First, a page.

How to Become an Occupational Therapist
Occupational Therapist Job Duties
Skills and Qualities of an Occupational Therapist
Occupational Therapist Salaries
Influential Professional Occupational Therapists
Leading Organizations for Occupational Therapists
Top Cities for Occupational Therapy Jobs
Other Careers of Interest
In order to become an occupational therapist, you must be licensed which requires a Master's Degree in Occupational Therapy, plus 6 months of fieldwork, and a passing grade on state and national exams. In high school, the basic required courses would include the sciences of biology, chemistry and physics along with health, art and social sciences.
A Master's Degree in Occupational Therapy is the minimum entry requirement into the field. Most schools require full-time study but there are some that endorse weekend or part-time study programs. Following this career path involves dedication and a strong desire to help people.
While in school, students will study courses in anatomy, biology, psychology, anthropology, liberal arts and sociology. As a provision of licensing, completion of six months of supervised fieldwork is also required.
Students who graduate from an accredited occupational therapist program must then pass a national examination in order to obtain the designation of Occupational Therapist Registered (OTR). Some states may have additional requirements.
According to the United States Department of Labor, there were over 99,000 occupational therapists working in the United States in 2006. The majority of these therapists were employed by hospitals. In January 2008, the career of occupational therapist was named in the U.S. News & World Report as one of the Best Careers of 2008.
Occupational therapists can choose to specialize in many areas including pediatrics, vision or hand therapy, physical rehabilitation and sports.
Occupational therapists can assist patients in performing many types of activities including everyday things such as dressing themselves, cooking or eating. Physical exercises can be used to increase the strength and dexterity of a patient while a computer exercise program can be used to help a patient with hand-eye coordination or perceptual skills.
Occupational therapists can also help patients adapt to using equipment such as a wheelchair or eating and dressing aids. Occupational therapists can specialize in working with a particular age group or people that have a particular disability. Such an example would be working with the elderly to help them maintain productive and independent lives.
In a hospital or community setting, evaluation of a workplace environment along with planned work activities and assessing the progress can also be a regular part of an occupational therapist's job. They can also be involved in developing and conducting training programs, counseling, crisis intervention, organizing blood drives, health and wellness fairs, and CPR training for other facility employees.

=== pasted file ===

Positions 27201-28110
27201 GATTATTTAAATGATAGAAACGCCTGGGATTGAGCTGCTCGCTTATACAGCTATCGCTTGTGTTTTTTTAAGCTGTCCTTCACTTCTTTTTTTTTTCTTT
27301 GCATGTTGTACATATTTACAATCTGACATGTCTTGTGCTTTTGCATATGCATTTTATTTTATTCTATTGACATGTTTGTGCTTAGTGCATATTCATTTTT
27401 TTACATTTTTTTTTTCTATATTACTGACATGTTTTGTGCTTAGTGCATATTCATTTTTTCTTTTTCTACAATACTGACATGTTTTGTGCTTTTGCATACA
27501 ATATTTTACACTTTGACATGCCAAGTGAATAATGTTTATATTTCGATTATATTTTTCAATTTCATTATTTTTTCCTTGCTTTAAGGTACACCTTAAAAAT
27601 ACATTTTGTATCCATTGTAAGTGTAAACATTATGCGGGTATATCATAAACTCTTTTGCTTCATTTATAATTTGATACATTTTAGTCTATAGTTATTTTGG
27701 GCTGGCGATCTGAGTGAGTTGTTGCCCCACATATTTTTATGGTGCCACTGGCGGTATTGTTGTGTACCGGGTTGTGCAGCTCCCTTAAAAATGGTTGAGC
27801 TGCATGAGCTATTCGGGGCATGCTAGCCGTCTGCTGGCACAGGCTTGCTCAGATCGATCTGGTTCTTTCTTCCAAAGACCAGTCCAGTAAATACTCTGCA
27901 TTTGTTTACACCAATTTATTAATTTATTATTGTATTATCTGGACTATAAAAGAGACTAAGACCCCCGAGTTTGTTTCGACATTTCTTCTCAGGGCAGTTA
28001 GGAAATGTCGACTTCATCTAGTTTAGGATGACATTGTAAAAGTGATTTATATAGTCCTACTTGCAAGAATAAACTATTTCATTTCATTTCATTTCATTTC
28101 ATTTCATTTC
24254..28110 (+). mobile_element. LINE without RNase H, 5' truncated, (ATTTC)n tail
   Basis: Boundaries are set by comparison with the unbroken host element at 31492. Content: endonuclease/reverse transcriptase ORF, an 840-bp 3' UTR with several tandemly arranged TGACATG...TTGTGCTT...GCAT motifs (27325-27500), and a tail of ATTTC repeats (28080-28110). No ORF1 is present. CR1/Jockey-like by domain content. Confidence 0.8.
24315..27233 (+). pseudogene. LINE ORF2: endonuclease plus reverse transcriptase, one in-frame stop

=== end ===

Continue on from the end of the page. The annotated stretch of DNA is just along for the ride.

Becoming an occupational therapist also requires a keen attention for detail, good interpersonal skills, being able to respond quickly, along with good problem solving skills. Being emotionally and physically able to handle stressful situations is also necessary along with being creative and highly motivated.
A career as an occupational therapist can be very rewarding as patients can benefit directly from the skills that have been learned and applied to the patient.
Again, in 2006, there were over 99,000 occupational therapists working in the United States with a projected 122,000 by 2016. Each of these occupational therapists is dedicated, hard working and committed to their field. There may be few identifiable influential people in this field but this is only because their work goes on behind the scenes.
The American Occupational Therapy Association (AOTA) has a membership of over 36,000 occupational therapists in the United States. The association is dedicated to the promotion of health, quality of life and productivity for individuals through the use of occupational therapy techniques.
There are also occupational therapist organizations within individual U.S. states such as California, Colorado and Arizona, to name a few.
Due to the aging population of baby boomers, employment opportunities for occupational therapists will be in high demand over the next ten years as nursing home populations continue to grow. Occupational therapists will also be in demand for acute care hospitals, as well as orthopedic and rehabilitation settings.
The states of Florida, Texas and California consistently have a high demand for occupational therapists while the cities of Saint Petersburg, Houston and Los Angeles are hot spots.
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